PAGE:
What is it?

Cervical carcinoma in situ is (CIS), or Ta, is the earliest stage of squamous cell cancer of the cervix. In this early stage, the abnormal cells are found only in the outermost layer and have not yet invaded the deeper layers of the cervix. From this stage, the disease can progress to invasive carcinoma, if left untreated. Risk factors may include smoking, HPV infection, unprotected sex, multiple sex partners, HIV/AIDS or other sexually transmitted diseases, weakened immune system, starting having sex at a young age, and using birth control pills. There are more aggressive HPV strains, which are more likely to develop into malignancies compared to more benign strains that tend to cause genital condyloma.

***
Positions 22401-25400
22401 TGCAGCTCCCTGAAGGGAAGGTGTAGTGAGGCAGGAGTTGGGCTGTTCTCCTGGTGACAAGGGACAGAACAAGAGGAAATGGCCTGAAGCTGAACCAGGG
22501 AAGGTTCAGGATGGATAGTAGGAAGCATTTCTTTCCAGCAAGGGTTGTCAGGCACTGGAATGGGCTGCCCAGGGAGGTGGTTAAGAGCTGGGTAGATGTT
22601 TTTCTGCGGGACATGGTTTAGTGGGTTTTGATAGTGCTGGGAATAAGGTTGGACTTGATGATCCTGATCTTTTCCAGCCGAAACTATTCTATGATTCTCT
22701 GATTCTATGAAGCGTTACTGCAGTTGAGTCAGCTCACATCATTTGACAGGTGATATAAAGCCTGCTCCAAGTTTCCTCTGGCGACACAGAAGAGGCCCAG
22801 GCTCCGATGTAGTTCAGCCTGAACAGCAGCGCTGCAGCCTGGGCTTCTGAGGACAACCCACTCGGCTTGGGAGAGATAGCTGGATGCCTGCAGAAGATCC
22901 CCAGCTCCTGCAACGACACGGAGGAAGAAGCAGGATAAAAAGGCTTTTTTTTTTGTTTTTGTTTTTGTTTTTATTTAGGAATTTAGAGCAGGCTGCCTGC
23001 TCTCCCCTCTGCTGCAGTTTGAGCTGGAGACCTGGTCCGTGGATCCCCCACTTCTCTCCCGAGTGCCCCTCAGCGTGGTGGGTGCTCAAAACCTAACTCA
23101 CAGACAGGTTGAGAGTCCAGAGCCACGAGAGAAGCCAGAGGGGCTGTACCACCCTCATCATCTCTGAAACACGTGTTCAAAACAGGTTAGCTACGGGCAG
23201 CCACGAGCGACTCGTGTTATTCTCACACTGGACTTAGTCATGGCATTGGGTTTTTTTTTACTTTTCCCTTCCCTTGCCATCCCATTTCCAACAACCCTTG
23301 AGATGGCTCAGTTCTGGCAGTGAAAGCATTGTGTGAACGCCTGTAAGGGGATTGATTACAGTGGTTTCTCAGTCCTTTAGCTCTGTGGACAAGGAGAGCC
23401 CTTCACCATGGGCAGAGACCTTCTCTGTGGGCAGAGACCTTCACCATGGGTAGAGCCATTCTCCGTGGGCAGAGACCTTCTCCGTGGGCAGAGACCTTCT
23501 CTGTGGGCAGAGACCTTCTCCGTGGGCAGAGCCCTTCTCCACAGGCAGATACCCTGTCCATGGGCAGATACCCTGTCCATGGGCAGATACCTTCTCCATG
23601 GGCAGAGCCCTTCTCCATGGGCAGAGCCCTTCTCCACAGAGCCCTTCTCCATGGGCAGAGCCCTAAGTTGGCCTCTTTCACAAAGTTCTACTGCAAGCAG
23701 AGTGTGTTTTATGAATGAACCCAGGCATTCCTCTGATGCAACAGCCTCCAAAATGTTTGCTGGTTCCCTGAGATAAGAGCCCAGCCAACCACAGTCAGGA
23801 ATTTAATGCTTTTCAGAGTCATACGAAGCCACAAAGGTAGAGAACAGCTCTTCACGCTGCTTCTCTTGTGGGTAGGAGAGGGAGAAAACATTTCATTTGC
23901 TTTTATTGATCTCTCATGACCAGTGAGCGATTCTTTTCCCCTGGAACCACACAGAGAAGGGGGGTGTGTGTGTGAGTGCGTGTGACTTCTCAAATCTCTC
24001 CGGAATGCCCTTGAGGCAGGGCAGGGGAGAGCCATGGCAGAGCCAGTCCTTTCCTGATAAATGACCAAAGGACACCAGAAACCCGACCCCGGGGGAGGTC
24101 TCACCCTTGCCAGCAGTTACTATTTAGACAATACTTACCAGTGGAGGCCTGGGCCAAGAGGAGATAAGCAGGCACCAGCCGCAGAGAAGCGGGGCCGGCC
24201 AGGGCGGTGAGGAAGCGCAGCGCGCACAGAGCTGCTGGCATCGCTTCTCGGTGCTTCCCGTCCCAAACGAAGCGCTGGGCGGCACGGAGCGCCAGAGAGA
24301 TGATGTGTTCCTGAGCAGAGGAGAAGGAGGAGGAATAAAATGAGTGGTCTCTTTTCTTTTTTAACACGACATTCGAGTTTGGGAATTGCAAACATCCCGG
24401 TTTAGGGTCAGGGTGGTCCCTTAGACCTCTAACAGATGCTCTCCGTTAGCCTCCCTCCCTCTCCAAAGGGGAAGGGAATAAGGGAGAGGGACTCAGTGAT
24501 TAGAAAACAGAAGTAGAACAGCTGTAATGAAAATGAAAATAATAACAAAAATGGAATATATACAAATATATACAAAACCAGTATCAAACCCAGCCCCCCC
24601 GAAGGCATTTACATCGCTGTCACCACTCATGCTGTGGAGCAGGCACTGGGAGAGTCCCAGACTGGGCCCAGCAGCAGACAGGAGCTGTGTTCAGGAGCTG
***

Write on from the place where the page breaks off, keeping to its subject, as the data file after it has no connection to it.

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Carcinoma in situ of cervix.

Additional names

This group contains additional names:
- Cervical carcinoma in situ
- Carcinoma In Situ of Cervix Uteri

Signs & symptoms

Usually, cervical carcinoma in situ does not produce any symptoms, making the screening tests very important.


Cervical CIS is diagnosed by a Pap smear and HPV Type DNA to look for the specific virus strain. A colposcopy is a procedure that allows viewing the cervix with a special magnifying tool called a colposcope. During colposcopy, some tissue is sent for biopsy.


Treament of cervical CIS begins depends on the women’s age and preferences. Possible treatments include cryosurgery, laser surgery, loop electrosurgical excision, conization or a hysterectomy if the woman is not interested in having kids.

☝️ This is not a substitute for professional medical advice. Please consult with your physician before making any medical decision.

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